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Thursday, September 11, 2014

Android Wear hardware review: Sometimes promising, often frustrating | Ars Technica

Companies are always on the lookout for the next big thing, the kind of product that will popularize a new kind of gadget and drive growth to the same extent that digital audio players, smartphones, and tablets have done over the last couple of decades. That's why they're all chasing things like smart TVs, smartwatches, smart glasses, smart homes, and various other "Internet of Things" things. Everyone wants to be the one to hit it big with a runaway mass-market success story.
The Gear Live and the G Watch are better than the gizmos that have come before. They're running better software that can do more things, and they're tied into an ecosystem that is likely to try to do something with them (seriously, thousands of developers went home with these last week). The trouble is that the things that came before didn't really set the bar very high; Android Wear barely has to hop to vault over it.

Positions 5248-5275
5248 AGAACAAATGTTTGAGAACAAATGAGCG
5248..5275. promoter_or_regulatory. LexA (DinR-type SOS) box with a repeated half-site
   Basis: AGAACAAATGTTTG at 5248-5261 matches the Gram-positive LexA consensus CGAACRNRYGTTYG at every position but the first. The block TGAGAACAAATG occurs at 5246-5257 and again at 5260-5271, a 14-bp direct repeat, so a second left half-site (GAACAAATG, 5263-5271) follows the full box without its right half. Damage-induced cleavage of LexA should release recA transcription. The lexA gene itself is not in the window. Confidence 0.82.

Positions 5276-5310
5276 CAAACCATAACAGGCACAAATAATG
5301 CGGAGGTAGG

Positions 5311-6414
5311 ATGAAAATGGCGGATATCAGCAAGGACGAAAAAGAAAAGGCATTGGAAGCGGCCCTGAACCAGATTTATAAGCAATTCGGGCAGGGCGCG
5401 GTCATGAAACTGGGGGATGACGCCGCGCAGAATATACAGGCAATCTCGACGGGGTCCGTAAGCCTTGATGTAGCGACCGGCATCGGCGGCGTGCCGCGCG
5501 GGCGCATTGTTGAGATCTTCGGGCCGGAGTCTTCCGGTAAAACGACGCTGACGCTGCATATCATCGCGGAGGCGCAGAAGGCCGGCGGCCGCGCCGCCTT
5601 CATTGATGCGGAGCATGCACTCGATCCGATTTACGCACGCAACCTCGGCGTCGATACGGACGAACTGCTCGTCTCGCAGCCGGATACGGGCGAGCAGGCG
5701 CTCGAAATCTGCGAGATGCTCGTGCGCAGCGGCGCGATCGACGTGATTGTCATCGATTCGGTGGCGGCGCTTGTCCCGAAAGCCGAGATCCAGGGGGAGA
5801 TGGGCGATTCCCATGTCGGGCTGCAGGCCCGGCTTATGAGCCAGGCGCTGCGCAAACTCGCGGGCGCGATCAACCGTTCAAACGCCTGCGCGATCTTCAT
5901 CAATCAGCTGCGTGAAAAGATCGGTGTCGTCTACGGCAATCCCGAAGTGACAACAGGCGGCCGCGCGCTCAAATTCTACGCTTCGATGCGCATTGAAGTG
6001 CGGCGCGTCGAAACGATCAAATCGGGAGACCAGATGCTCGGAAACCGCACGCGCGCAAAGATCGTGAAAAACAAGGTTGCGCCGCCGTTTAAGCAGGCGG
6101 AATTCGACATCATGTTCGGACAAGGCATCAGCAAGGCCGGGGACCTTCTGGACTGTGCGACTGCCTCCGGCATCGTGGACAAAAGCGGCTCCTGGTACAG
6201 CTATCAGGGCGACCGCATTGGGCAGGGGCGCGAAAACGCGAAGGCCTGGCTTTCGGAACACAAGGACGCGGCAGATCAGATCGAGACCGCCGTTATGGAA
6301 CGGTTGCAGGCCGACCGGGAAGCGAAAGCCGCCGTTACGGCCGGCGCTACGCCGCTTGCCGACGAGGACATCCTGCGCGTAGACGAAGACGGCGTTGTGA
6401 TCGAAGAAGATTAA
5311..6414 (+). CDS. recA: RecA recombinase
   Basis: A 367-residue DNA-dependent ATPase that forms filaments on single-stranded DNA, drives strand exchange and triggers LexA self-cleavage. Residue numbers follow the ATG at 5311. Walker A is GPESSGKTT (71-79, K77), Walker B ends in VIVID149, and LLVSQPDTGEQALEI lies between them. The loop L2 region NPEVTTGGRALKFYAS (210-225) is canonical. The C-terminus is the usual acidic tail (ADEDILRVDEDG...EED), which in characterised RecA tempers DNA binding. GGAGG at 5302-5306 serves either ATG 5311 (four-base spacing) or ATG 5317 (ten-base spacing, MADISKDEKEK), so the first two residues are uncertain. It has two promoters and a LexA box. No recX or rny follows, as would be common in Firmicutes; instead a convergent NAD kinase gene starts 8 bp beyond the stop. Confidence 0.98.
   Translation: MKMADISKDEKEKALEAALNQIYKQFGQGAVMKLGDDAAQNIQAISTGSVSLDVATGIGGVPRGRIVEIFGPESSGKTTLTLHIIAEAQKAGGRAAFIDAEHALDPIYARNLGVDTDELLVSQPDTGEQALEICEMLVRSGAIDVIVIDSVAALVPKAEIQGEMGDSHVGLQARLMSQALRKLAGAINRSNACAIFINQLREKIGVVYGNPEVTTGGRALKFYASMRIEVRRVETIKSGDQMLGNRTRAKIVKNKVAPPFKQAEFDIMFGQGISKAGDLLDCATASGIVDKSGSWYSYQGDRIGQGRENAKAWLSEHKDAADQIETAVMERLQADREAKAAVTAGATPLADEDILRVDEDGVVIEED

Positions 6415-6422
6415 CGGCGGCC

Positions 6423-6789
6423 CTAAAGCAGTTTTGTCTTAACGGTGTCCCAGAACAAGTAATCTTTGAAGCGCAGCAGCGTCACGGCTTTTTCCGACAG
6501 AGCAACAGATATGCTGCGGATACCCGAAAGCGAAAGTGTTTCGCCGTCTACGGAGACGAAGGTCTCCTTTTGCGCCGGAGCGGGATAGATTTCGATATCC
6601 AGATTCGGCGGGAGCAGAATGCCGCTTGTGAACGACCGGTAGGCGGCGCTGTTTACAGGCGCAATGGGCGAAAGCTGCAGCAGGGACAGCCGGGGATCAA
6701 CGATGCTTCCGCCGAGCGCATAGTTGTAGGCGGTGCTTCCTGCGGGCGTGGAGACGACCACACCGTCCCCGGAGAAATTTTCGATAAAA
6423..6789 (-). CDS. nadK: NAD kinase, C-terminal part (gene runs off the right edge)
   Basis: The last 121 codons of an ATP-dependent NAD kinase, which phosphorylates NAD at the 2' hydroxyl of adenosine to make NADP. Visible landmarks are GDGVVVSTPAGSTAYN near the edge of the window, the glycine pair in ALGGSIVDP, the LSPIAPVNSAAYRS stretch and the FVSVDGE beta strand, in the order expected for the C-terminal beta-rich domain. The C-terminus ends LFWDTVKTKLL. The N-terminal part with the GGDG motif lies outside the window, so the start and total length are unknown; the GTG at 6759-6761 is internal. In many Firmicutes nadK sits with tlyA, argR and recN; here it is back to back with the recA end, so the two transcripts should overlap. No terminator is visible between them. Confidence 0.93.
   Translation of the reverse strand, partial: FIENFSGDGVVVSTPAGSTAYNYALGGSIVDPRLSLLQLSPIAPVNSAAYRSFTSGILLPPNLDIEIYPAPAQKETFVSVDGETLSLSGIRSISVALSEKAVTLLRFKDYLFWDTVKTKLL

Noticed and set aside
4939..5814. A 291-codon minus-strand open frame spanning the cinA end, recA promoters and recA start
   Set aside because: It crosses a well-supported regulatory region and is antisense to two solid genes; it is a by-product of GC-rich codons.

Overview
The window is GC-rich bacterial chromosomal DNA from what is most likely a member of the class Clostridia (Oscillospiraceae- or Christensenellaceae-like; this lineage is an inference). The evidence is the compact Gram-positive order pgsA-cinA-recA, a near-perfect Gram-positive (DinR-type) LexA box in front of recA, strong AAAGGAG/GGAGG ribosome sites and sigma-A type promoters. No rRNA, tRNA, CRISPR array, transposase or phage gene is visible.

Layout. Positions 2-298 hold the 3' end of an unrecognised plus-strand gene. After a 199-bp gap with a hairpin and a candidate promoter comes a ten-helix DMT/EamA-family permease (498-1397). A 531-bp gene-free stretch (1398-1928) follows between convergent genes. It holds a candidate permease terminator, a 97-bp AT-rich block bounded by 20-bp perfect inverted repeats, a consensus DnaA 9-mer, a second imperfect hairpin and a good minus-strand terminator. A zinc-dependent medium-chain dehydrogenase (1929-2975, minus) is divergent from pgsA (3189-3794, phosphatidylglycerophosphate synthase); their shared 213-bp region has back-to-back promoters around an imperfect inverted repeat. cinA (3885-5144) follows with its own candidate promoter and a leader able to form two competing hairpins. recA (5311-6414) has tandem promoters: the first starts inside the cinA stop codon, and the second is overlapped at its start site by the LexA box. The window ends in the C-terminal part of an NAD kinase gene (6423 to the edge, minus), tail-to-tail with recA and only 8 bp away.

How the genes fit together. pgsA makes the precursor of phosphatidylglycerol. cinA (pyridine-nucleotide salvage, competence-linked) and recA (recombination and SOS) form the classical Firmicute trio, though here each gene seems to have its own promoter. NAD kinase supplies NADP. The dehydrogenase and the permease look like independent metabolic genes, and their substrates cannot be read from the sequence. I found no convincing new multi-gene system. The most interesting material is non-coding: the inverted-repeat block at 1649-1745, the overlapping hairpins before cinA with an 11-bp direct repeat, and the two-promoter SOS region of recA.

Of the two smartwatches we've reviewed, the Gear Live is clearly better. Its screen is crisper and more colorful, it feels better to wear, and it looks better (something I can't believe I'm writing about a Samsung watch). It has added hardware features. It's better at springing to life when I bring it up to my face. It's $30 cheaper. Its band is... well, it's easy to replace.
What it fails at is making the smartwatch into a must-have device. As it stands now, it's something that will make it a tiny bit easier to do a whole bunch of stuff you can already do. It exists only as an accessory, and at $200 it just might cost as much or more than what you paid for your phone on a contract. In a world where the Moto G and the 2013 Nexus 7 exist, $200 is too much to pay for an Accessory to a Thing. $200 is enough to buy an Actual Thing.
Maybe Android Wear will be useful enough to become indispensable in six months. Maybe the Moto 360 will strike a balance between semi-useful-thing and fashion accessory that hits a mass-market nerve. Right now, though, these watches are like their predecessors in that their promise is greater than their real-world utility. I might miss a couple things about the Gear Live when I take it off my wrist and ship it back to Google, but it's not going to be difficult to part with.

Android Wear hardware review: Sometimes promising, often frustrating | Ars Technica

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